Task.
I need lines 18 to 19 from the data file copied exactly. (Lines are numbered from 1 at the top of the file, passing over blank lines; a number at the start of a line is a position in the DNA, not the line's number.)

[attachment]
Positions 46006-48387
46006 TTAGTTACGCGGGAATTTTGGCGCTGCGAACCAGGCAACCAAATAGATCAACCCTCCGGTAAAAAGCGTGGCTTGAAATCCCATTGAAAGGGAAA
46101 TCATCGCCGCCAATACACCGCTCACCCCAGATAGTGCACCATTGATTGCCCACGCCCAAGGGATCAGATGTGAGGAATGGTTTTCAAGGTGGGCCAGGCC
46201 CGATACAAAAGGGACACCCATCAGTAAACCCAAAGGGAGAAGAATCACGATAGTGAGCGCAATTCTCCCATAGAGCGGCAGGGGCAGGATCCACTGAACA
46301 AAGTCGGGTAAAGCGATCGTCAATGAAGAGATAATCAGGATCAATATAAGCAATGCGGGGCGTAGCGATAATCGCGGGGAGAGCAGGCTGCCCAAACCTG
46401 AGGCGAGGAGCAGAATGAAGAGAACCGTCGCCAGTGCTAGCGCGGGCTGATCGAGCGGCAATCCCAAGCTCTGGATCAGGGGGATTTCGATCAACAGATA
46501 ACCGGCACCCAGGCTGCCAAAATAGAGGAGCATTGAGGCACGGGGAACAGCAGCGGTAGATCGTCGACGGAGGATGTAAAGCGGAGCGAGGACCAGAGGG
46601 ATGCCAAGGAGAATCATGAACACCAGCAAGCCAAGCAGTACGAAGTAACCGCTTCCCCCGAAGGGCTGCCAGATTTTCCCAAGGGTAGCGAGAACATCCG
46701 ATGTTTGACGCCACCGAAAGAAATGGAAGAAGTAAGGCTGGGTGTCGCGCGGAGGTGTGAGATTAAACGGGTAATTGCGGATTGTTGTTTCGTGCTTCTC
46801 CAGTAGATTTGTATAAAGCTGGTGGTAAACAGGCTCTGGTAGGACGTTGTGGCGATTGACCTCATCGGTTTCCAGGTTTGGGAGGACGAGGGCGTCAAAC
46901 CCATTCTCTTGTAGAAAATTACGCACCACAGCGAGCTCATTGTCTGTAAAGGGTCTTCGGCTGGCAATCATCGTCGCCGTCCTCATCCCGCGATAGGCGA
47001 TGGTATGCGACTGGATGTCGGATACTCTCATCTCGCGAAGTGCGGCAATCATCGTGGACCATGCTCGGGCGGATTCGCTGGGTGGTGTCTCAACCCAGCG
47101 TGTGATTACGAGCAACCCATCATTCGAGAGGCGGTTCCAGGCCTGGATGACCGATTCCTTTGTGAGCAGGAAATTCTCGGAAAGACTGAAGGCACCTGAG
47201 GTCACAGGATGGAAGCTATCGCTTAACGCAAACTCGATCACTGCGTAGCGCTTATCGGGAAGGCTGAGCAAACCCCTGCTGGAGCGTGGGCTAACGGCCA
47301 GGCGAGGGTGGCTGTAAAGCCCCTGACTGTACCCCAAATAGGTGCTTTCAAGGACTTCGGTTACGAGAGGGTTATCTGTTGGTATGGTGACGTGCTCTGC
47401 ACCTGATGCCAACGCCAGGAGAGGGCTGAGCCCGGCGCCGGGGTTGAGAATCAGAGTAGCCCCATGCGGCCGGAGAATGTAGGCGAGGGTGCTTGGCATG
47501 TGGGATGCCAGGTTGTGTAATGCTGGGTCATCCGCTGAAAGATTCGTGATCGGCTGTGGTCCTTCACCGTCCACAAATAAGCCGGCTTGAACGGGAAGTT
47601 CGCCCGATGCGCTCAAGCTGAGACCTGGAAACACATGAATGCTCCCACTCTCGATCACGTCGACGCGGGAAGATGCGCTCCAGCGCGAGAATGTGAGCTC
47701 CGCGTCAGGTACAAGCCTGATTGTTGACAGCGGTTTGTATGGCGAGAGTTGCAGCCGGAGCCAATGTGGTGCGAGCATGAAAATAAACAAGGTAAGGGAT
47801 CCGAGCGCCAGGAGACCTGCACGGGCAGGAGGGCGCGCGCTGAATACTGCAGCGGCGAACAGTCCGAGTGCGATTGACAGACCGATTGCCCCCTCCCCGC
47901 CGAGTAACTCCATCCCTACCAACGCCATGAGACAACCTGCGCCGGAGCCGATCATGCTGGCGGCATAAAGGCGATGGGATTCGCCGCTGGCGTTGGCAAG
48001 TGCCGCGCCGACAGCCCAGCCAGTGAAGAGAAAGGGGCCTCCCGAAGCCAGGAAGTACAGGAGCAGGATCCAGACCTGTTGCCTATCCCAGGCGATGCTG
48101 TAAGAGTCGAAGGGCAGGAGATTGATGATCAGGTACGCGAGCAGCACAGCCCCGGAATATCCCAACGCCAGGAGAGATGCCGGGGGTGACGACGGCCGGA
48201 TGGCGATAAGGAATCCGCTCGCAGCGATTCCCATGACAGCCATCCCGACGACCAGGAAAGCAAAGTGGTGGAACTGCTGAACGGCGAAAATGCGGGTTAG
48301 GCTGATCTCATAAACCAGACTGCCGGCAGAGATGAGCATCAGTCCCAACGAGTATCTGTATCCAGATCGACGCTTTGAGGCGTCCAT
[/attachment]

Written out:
47601 CGCCCGATGCGCTCAAGCTGAGACCTGGAAACACATGAATGCTCCCACTCTCGATCACGTCGACGCGGGAAGATGCGCTCCAGCGCGAGAATGTGAGCTC
47701 CGCGTCAGGTACAAGCCTGATTGTTGACAGCGGTTTGTATGGCGAGAGTTGCAGCCGGAGCCAATGTGGTGCGAGCATGAAAATAAACAAGGTAAGGGAT